The 1920 Census placed him (12) living with his parents in Multnomah County, OR. Brother Edward was no longer with them. His father was now employed as a "Carpenter" building houses.

Jeppesen married Nadine Audrey Liscomb (1914-1996) on September 24, 1936 in Dunlap, IA. Their marriage license is below.

E.B. Jeppesen & Nadine A. Liscomb Marriage Certificate, September 24, 1936 (Source: ancestry.com)
E.B. Jeppesen & Nadine A. Liscomb Marriage Certificate, September 24, 1936 (Source: ancestry.com)

The 1939 city directory for Salt Lake City, UT placed him and Nadine living at 1919 Yale Avenue, Salt Lake City. That address today is a large, brick home with a detached garage. The 1940 Census placed Jeppesen at age 33 living at the same address. For some reason, Nadine (25) was identified in 1940 as "Maria" by the census-taker. They had a son identified as Jimmy (1) living with them, as well as their maid, Pauline Bonecker (22). Jeppesen was coded as a "Pilot" for the "Airlines." He earned $5,000 per year, a substantial salary for 1940.

In 1930, Jeppesen began collecting navigational information and publishing his results as charts for fellow pilots. Details of his charting business can be found at his Davis-Monthan Airfield link, above. Nadine played a significant part in Jeppesen's successful business. Her contributions were captured in a short biographical statement that appeared at findagrave.com, below. I left the sources intact (the airportjournals.com link is inoperative as of the upload date of this page). The small photograph is from the wai.org link.

"Not surprisingly, Jeppesen had little time for the ladies—until he met Nadine Liscomb, a United Airlines stewardess working the Boeing 247 he was flying from Chicago to Omaha. He called for coffee, and when she entered the cockpit, both were smitten almost instantly.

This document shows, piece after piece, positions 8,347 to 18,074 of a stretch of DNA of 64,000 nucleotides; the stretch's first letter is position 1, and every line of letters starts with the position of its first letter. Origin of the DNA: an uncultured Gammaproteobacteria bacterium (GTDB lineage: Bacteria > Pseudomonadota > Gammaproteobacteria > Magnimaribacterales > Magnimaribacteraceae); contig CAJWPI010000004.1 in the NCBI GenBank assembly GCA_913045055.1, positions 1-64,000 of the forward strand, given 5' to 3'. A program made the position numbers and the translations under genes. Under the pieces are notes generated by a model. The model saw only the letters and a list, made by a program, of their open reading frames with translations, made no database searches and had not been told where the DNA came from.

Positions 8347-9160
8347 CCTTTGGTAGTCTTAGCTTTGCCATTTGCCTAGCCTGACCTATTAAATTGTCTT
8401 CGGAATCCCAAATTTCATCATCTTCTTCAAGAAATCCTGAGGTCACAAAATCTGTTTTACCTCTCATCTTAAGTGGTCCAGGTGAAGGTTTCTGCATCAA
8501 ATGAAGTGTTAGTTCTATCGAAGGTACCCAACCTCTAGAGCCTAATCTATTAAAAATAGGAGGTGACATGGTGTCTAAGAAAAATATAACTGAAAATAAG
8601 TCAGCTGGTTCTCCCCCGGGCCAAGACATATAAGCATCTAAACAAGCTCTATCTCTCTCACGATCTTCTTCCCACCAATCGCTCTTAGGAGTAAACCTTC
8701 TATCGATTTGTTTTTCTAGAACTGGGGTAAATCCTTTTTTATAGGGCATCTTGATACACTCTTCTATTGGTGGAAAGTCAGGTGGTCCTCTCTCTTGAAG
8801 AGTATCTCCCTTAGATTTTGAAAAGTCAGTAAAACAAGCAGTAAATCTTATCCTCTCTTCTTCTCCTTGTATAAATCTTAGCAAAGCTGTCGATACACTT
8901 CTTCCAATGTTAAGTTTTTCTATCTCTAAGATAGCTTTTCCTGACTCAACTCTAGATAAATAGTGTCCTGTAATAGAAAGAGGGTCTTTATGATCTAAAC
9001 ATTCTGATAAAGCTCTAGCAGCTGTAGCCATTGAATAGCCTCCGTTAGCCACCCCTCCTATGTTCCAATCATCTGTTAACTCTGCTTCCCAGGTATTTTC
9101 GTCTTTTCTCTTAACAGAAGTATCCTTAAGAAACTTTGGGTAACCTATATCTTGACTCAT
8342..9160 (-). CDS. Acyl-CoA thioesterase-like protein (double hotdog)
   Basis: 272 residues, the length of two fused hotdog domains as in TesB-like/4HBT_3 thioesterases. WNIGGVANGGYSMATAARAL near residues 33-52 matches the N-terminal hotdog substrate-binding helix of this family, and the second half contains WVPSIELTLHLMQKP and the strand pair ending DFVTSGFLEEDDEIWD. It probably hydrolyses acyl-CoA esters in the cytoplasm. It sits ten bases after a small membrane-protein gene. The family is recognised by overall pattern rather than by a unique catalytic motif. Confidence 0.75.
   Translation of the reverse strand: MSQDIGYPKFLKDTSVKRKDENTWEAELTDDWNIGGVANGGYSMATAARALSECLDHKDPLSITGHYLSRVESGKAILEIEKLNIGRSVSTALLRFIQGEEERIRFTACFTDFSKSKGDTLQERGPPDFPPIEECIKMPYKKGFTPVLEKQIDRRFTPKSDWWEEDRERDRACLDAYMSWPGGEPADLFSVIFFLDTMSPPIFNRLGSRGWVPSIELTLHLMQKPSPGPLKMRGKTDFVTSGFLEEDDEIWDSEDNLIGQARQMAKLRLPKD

"I ordered coffee, but I got Nadine," Jeppesen often joked. 

They married on Sept. 24, 1936, beginning a love affair and true partnership that would last 60 years. The young couple grew their fledgling chart business and their family, first living in Cheyenne, Wyo., and later, Salt Lake City, Utah. Jeppesen continued to fly for United, while they ran the business from their home. In 1941, he transferred to Denver, and the company moved into a storefront on East Colfax Avenue."

Source:

Baird, Cary. (2007, Feb). New Book Marks Jeppesen's 100th Birthday. Retrieved from: http://www.airportjournals.com/
Display.cfm?varID=0702007

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"Nadine (Liscomb) Jeppesen- A former United Airlines stewardess, who met legendary Elrey B. Jeppesen on a United flight from Chicago to Omaha when he ordered coffee and both were smitten for life. They married 9/24/1936 and had a 60-year partnership in building the world famous Jeppesen "Black book" Airway Manual. They moved to Colorado in 1941, where Nadine managed the storefront Jeppesen Flight Chart store on East Colfax Avenue while Elrey continued flying for United. Nadine hired cartographers, helped design and write copy for promotional materials. She continued to work as secretary/treasurer for the company until the Times Mirror Corporation bought the world-famous Jeppesen Company in 1961. Nadine Jeppesen was awarded the 1994 National Aeronautic Association Katharine Wright Award and in 1995 was inducted into the Women in Aviation Pioneer Hall of Fame." 

Source:
http://www.wai.org/pioneers

A separate biographical statement for Jeppesen from findagrave.com is below.

Aviation Pioneer. In 1923, he made his first solo flight, bought his first plane and dropped out of high school to join a flying circus. Orville Wright signed his first pilot's license in 1928. He began compiling information on landmarks, elevations of obstructions and runways. He developed procedures for routes, approach and missed approach to be used during poor visibility. He began selling these to fellow pilots for $10 in the 1930's. While working for United Airlines, he continued to develop flight manuals. The United States Navy used his "Jepp Charts" as its standard flight manual during World War II. After the war, the new United States Air Force and many commercial airlines contracted for his flight manuals and navigation charts. The company he started, Jeppesen, continues to produce manuals that are used worldwide and by every commercial pilot within the United States. The Denver International Airport main terminal is named for him, and he is a member of the International Aerospace Hall of Fame. 
E.B. Jeppesen, Grave Marker, November 26, 1996 (Source: findagrave.com)
E.B. Jeppesen, Grave Marker, November 26, 1996 (Source: findagrave.com)

 

Jeppesen flew West on November 26, 1996 from Englewood, Arapaho County, CO, following Nadine by about four months. He was 89 years old. Their grave marker is above, right. They were married 60 years. His full biography is at the link southeast of here in Tucson with more photographs and additional information about his navigational charting business.

Dossier 2.1.104